Our homes, businesses, schools and governments collectively consume more than 70 percent of the natural gas and electricity generated in the country. Improving energy efficiency in these areas is one of the most constructive, cost-effective ways to address the challenges of high energy prices, energy security and independence, air pollution, and global climate change.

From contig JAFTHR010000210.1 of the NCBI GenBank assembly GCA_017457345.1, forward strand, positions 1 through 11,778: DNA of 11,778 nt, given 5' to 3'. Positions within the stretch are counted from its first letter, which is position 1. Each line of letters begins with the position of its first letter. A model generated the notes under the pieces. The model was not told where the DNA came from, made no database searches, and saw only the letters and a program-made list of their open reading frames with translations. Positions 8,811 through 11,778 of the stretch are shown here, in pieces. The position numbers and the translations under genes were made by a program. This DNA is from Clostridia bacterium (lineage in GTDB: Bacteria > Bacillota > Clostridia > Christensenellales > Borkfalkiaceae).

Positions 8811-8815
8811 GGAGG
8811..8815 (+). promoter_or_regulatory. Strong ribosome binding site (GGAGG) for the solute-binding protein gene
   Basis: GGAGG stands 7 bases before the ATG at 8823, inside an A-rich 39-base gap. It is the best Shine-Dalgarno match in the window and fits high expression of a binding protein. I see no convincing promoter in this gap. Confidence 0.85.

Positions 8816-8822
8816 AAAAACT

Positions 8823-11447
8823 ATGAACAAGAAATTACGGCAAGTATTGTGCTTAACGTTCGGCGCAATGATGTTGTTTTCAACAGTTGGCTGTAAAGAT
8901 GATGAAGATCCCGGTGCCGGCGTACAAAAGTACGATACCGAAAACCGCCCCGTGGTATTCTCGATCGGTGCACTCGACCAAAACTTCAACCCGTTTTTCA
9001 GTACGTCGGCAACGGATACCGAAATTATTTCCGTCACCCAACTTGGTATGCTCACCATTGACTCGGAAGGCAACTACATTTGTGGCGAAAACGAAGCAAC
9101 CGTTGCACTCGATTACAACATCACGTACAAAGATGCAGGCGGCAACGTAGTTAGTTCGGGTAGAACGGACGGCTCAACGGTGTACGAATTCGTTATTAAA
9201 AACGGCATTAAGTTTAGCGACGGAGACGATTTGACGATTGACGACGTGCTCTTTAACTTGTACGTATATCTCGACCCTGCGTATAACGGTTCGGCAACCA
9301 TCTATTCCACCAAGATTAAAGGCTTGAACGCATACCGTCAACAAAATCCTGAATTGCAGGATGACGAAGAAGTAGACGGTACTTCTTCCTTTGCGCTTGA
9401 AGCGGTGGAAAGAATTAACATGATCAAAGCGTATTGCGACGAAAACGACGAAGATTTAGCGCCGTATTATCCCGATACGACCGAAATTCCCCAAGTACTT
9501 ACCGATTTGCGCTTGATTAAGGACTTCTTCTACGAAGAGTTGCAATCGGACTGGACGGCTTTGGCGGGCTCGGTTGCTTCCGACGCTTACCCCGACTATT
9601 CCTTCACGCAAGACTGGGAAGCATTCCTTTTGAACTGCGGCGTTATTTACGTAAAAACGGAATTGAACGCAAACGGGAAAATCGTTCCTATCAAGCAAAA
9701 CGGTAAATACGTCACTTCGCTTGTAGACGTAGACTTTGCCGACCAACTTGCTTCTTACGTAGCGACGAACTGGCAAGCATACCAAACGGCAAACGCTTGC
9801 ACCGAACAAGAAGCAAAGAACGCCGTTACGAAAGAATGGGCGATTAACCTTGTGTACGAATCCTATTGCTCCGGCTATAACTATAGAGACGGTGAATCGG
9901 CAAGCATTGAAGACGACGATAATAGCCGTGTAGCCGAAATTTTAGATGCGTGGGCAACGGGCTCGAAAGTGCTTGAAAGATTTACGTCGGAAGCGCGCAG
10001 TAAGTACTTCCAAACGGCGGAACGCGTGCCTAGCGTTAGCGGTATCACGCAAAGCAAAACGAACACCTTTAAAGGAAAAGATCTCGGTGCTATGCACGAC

The 1973 oil embargo and succeeding energy crisis led people to think differently about how the United States uses energy. It exposed the country to global vulnerability because of unstable energy supplies and, combined with other factors, ushered in a period of high inflation. During this time, prices of energy and various material commodities rose greatly, which triggered fears that an era of resource scarcity with economic, political, and security stresses had begun.